The General Council of State made its decision on Suleyman Ozkaynakci's case, setting a precedent for other cases involving seven other former Turkish soldiers, who fled to Greece after the July 2016 defeated coup.
Greece’s General Council of State has rejected the Greek government's appeal against the asylum of one of the eight ex-Turkish soldiers who fled to Greece after the July 2016 defeated coup.
The council, supreme administrative court of Greece, made its decision on Suleyman Ozkaynakci's case Tuesday, setting a precedent for the cases of seven other ex-Turkish soldiers.
A Greek asylum committee had decided to grant asylum to Ugur Ucan in June after the Council of State also granted former soldiers Ozkaynakci and Ahmet Guzel asylum in May this year.
A few hours after the July 2016 defeated coup to overthrow the Turkish government, eight ex-military personnel had arrived in Greece on a hijacked Black Hawk helicopter and requested asylum.
Turkey immediately issued an extradition request, which was eventually declined by the Greek Supreme Court in January 2017, after a series of trials and appeals.
Press Release Regarding the Greek Council of State’s approval of the decision to grant asylum to putschist Süleyman Özkaynakçı https://t.co/4b8wfLP96Z— Turkish MFA (@MFATurkey) August 22, 2018
Reactions to court decision
"This decision not only breaches Greece’s international obligations to combat terrorism, but also constitutes a violation of the provisions of the 1951 Geneva Convention relating to the Status of Refugees," said Turkish Ministry of Foreign Affairs in its press release.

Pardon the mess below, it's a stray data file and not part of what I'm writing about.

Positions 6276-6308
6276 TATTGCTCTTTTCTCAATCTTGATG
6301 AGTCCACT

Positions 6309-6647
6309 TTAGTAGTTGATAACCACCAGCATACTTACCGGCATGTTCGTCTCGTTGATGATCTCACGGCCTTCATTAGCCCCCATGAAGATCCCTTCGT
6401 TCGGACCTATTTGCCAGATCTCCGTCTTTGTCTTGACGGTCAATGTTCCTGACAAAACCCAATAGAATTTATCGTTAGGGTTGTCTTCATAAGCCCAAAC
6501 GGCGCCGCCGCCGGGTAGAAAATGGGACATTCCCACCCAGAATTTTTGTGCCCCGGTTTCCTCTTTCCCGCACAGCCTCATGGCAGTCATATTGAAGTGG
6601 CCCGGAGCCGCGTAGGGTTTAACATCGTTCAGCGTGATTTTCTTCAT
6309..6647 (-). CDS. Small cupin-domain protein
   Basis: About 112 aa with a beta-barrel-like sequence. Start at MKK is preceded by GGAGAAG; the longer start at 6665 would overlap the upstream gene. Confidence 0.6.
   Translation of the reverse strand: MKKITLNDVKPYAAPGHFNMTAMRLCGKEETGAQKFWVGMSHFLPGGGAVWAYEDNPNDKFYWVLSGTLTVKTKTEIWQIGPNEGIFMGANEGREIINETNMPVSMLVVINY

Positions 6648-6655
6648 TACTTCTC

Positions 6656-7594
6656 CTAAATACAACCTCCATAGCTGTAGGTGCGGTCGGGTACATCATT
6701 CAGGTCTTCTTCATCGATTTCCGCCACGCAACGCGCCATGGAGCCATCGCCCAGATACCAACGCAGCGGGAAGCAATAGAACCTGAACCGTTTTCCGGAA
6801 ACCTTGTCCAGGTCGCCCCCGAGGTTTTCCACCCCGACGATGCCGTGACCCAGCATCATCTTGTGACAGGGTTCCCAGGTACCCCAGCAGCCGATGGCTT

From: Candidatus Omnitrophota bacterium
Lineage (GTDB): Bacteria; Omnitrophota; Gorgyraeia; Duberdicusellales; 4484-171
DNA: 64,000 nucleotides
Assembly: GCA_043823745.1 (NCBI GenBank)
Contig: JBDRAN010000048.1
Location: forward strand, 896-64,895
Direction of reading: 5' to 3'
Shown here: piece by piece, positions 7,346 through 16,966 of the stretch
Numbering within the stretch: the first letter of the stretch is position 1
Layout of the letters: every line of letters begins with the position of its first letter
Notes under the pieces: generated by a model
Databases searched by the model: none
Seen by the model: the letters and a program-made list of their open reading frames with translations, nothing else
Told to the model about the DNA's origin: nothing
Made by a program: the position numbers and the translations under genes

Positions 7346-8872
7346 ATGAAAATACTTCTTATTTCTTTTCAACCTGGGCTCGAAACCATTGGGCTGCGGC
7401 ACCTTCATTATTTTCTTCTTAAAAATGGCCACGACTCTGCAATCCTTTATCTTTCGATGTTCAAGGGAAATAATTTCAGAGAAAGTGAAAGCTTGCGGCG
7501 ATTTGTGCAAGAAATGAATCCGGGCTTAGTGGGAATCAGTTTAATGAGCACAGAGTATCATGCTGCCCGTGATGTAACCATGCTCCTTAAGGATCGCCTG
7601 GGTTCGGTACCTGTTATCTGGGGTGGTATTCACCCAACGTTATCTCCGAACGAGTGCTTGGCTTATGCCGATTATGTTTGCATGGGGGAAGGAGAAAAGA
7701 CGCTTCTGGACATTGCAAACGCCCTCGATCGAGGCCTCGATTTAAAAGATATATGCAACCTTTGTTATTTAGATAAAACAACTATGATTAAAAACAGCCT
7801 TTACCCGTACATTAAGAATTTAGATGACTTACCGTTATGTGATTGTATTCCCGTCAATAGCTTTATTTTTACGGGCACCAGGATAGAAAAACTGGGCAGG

Presidency Spokesperson Ibrahim Kalin said in a tweet that this scandalous decision should be condemned and rejected by all parties including the European Union.
The Greek judiciary has supported "enemies of Turkey" by granting asylum to coup plotters, the governing Justice and Development (AK) Party said on Wednesday.
In a Twitter post, AK Party spokesman Omer Celik said: "The Greek judiciary stands by the enemies of Turkey and coup plotters. This is a more severe and embarrassing stance than supporting terrorism."
We will resolutely continue our fight against coup plotters as we do against terrorism. In this fight, we will never forget who support terrorists by providing arms and who protect coup plotters by judicial decrees.— Ömer Çelik (@omerrcelik) August 22, 2018
"We will never forget those who support terrorists with weapons and those who support them by judicial decisions," Celik said.
"The judiciary's decision to protect coup plotters in Greece, which itself suffered from coups in the past, shows that the law has been set aside," he said, adding that the Greek judiciary had taken its decision for "other purposes".
The soldiers are accused by Turkish authorities of involvement in the defeated coup and being members of the Fetullah Terrorist Organisation (FETO).
FETO and its US-based leader Fetullah Gulen orchestrated the defeated coup on July 15, 2016, which killed 251 people and injured more than 2,600.